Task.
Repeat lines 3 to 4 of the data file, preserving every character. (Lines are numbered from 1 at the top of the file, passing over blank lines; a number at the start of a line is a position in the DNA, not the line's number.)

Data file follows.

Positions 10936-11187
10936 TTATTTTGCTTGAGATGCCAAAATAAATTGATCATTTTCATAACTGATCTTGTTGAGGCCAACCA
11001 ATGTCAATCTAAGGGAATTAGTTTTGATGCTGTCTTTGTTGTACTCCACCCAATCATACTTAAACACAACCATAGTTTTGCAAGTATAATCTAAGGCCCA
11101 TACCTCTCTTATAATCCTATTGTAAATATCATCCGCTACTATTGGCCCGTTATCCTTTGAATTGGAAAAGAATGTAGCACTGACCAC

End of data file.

11001 ATGTCAATCTAAGGGAATTAGTTTTGATGCTGTCTTTGTTGTACTCCACCCAATCATACTTAAACACAACCATAGTTTTGCAAGTATAATCTAAGGCCCA
11101 TACCTCTCTTATAATCCTATTGTAAATATCATCCGCTACTATTGGCCCGTTATCCTTTGAATTGGAAAAGAATGTAGCACTGACCAC